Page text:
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New bill will protect freedom of expression

“A new member’s bill announced this morning will strengthen protections for our most basic freedom”, ACT Leader David Seymour says.

“Freedom of expression is the basis of all our freedoms. But it is under attack. The Government, urged on by the Greens, is planning to further restrict what New Zealanders are lawfully allowed to say through tougher hate speech laws. The Human Rights Commission has completely failed to defend our most basic human right and has even supported extending restrictions on speech. The media and other parts of the establishment have been silent. ACT has stood alone in defence of our most basic freedom.

“Hate speech laws punish people on the basis of their opinions. Normally, opinion is met by opinion. But under hate speech laws, opinion is met by the power of the state. We now regularly see people attempting to use the law as a weapon against their political opponents. This is deeply divisive.

“ACT’s Freedom to Speak Bill will repeal parts of the Human Rights Act and the Summary Offences Act which make insulting and offensive speech unlawful. ACT believes that, while it should be a crime to incite or threaten violence, nobody should ever be punished for insulting or offensive speech. Distinguishing hate speech from genuine criticism is impossible.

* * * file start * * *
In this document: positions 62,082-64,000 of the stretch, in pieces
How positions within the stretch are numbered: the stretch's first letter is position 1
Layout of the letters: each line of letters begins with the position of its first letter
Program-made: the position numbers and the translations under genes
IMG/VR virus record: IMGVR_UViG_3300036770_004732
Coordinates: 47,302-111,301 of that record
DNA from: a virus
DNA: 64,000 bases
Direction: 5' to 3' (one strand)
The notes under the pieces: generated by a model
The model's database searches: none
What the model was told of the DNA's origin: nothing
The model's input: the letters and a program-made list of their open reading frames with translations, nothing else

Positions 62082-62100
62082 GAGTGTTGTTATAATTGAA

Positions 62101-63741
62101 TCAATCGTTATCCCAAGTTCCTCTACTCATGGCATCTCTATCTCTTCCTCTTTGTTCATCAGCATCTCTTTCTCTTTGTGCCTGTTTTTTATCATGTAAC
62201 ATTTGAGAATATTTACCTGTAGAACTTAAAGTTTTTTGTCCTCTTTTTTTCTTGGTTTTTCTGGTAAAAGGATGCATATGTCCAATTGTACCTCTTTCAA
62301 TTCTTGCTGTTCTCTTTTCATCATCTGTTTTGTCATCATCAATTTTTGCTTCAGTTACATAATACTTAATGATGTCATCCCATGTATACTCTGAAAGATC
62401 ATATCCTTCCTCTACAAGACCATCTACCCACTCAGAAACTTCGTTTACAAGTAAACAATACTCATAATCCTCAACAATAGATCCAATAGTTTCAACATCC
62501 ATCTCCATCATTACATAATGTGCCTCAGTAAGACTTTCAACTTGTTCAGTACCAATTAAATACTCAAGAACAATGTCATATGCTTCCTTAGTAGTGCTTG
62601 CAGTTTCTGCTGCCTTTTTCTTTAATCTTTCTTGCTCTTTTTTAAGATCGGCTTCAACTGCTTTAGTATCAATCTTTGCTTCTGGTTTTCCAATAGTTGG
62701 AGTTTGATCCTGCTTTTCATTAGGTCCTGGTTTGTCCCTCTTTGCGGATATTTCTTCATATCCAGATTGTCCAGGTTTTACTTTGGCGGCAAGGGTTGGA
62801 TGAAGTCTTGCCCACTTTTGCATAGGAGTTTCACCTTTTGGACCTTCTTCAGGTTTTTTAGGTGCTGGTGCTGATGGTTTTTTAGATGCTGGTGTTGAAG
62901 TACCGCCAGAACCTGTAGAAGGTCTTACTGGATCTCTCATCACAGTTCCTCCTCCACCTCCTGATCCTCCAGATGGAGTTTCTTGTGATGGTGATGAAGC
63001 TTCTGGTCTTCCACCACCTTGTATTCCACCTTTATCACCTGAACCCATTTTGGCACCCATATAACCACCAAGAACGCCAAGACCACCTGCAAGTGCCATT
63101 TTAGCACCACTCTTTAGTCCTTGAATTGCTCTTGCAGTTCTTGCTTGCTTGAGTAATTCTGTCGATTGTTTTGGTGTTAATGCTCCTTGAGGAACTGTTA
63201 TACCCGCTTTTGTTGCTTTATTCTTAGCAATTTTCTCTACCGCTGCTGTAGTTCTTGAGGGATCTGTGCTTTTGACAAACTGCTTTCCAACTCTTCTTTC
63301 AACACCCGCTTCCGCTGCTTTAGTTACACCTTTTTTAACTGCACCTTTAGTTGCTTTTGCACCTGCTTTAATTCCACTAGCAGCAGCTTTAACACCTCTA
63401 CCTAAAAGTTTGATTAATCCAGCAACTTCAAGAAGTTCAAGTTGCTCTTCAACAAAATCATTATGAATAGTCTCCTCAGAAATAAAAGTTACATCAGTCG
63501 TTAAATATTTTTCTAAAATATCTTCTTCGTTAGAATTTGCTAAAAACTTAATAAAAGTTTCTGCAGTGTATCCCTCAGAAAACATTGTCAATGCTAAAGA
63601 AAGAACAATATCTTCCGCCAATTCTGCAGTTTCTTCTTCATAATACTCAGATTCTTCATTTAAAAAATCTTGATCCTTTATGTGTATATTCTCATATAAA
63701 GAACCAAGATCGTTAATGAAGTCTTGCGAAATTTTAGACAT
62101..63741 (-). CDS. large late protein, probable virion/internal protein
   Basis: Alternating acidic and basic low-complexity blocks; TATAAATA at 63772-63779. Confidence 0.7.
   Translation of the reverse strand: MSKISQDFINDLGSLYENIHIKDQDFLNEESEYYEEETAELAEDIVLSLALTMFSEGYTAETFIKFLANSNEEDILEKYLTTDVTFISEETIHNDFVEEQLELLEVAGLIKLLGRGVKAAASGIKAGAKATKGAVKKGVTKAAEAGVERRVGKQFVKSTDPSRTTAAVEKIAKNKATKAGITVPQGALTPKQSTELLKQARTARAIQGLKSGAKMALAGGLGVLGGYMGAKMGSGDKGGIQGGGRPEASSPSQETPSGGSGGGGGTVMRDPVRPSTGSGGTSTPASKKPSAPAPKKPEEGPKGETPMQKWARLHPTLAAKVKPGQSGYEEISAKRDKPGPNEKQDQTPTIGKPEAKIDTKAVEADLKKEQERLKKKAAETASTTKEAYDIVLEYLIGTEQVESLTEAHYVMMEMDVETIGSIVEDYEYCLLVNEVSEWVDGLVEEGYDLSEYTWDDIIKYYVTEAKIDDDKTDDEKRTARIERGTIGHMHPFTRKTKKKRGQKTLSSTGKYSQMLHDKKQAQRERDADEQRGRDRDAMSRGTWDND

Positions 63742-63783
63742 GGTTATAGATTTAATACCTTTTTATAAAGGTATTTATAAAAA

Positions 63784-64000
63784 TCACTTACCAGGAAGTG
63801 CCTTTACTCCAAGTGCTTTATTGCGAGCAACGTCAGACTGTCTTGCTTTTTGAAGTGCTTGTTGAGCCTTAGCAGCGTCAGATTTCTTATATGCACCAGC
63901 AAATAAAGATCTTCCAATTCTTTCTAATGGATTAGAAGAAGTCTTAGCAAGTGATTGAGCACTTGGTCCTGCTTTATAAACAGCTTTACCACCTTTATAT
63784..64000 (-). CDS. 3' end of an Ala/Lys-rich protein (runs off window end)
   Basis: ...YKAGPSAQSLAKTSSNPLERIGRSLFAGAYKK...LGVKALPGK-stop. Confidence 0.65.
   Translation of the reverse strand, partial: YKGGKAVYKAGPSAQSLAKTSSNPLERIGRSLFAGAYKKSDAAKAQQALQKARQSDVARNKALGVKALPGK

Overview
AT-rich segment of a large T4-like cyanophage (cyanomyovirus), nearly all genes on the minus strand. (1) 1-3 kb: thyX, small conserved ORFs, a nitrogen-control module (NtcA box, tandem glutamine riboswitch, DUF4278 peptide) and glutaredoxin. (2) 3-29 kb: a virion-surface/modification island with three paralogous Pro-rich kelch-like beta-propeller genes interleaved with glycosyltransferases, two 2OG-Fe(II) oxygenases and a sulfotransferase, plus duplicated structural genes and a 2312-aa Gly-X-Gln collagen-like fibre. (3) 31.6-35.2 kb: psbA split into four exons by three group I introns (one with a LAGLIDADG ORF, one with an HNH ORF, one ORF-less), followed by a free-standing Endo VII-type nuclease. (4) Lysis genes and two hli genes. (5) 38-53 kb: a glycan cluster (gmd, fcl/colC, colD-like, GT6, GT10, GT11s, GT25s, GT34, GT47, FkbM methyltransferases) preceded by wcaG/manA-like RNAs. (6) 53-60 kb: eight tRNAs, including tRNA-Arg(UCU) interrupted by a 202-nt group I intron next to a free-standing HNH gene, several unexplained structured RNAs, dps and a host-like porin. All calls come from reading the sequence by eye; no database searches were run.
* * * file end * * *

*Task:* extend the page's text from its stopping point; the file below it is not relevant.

“The Freedom to Speak Bill will also specify that the Harmful Digital Communications Act only applies to complainants under the age of 18. Online bullying of children is a major problem. It is important that there is an agency and a set of guidelines for resolving bullying of children online. However, doing so also restricts the right of free expression. While this may be tolerable in the case of children, or those communicating with children, adults should not be able to use hate speech sanctions to silence critics.

“As I warned at the time ACT voted against the National Government’s Harmful Digital Communications Bill, the legislation is now being used to attempt to suppress reporting by the media.

Revenge porn will remain an offence regardless of the age of the complainant.

“ACT will also abolish the Human Rights Commission. The Commission has become completely irrelevant when it cannot defend our most basic human right. The current Chief Human Rights Commissioner has been silent on the importance of free speech and has even pushed for new hate speech laws. The Human Rights Commission has also become politicised. Commissioners have entered into political debate and denounced particular politicians even when those politicians are simply expressing honestly held views for voters to decide on.

“As the Government considers further restricting speech, we risk following other countries into censorship, where elites decide what we can and can’t say. ACT stands staunchly in favour of freedom of expression. We need to remove restrictions on free speech and make it clear that it is a critical value for New Zealand.”


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